With Our Thanks:


-Former Brooklyn Borough President Marty Markowitz
-Former NY City Councilman Michael C. Nelson

Councilmembers: -Darlene Mealy, Stephen Levin, Chaim Deutsch, David Greenfield

Sponsors:
-Jim Goldman, Charles Diker, Lloyd Handwerker, Hon Alice Fisher Rubin, Lowell Rubin, Raoul Felder bhs-logo2

Kensington

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History

Kensington, the area roughly bordered by Coney Island Ave, Caton Avenue, 18th Avenue and McDonald Avenue is a small and easily overlooked neighborhood of Brooklyn.  It has long had a vibrant Jewish community.

The Flatbush Jewish Center (now Flatbush and Shaare Torah Jewish Center) has served as a communal anchor since before World War II.  It housed the Bialik School, a pioneering Jewish day school, a large supplementary Hebrew school, multiple Hadassah chapters as well as other Jewish groups and has hosted many communal activities.

Flatbush Jewish Center

Flatbush Jewish Center

Church Avenue, Kensington’s main street, once housed several kosher butchers, a Jewish deli and the famous Saul’s Appetizing store. Demographic changes have forced them to close.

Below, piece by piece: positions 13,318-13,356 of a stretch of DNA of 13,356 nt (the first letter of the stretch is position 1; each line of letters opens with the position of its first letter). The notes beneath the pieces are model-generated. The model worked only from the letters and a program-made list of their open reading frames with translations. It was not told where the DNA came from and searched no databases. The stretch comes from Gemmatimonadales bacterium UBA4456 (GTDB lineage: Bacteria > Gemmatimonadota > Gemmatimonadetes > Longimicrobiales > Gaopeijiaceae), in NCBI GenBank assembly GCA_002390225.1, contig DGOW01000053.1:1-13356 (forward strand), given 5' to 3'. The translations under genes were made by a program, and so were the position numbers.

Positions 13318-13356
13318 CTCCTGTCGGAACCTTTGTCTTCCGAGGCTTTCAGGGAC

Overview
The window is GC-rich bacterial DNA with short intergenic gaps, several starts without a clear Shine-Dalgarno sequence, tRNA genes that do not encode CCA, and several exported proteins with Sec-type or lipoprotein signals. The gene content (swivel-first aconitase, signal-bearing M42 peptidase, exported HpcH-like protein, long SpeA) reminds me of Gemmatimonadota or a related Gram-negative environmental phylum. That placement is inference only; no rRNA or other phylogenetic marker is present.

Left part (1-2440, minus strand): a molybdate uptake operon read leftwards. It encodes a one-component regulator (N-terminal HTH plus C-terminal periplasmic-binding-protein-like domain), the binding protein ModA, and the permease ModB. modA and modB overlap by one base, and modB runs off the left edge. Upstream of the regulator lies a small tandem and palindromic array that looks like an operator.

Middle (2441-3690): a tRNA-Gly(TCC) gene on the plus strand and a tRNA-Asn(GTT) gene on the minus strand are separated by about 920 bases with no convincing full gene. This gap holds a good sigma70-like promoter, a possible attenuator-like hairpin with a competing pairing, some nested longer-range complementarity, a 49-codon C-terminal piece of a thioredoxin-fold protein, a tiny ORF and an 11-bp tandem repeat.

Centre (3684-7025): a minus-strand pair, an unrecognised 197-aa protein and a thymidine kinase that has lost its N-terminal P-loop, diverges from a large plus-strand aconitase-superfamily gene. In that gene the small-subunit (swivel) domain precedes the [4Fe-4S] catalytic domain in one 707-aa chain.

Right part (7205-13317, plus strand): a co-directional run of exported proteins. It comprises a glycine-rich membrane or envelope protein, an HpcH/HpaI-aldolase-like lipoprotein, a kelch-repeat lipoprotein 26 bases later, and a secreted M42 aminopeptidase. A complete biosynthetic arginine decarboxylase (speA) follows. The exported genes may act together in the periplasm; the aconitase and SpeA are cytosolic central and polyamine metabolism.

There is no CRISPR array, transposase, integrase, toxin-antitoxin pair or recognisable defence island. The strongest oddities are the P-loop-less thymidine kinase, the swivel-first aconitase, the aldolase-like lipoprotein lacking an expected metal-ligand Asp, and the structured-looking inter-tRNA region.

Present Day

Today it has a vibrant young rabbi and active outreach program for young families and retired baby boomers, as well as serving as a weekly kosher lunch site. Other social services in the neighborhood address the needs of many local elderly Holocaust survivors. Kensington’s numerous other synagogues including a Young Israel, the well-established Ocean Parkway Jewish Center, many shtibls, yeshivas and small shuls, as well as the synagogue of the Jews of the Caucasus.

Kensington’s mixture of housing stock provides a variety of options which now appeals to Jews of all economic classes.  The area’s Jewish population includes young families priced out of Park Slope/Windsor Terrace who are drawn to its newly revived public school. Also dwelling in Kensington are many former Soviet residents, including those from Central Asia and the Caucasus. Other parts of Kensington house many Orthodox families priced out of Boro Park whose conservative life style allows them to live comfortably side by side with the area’s large Moslem population.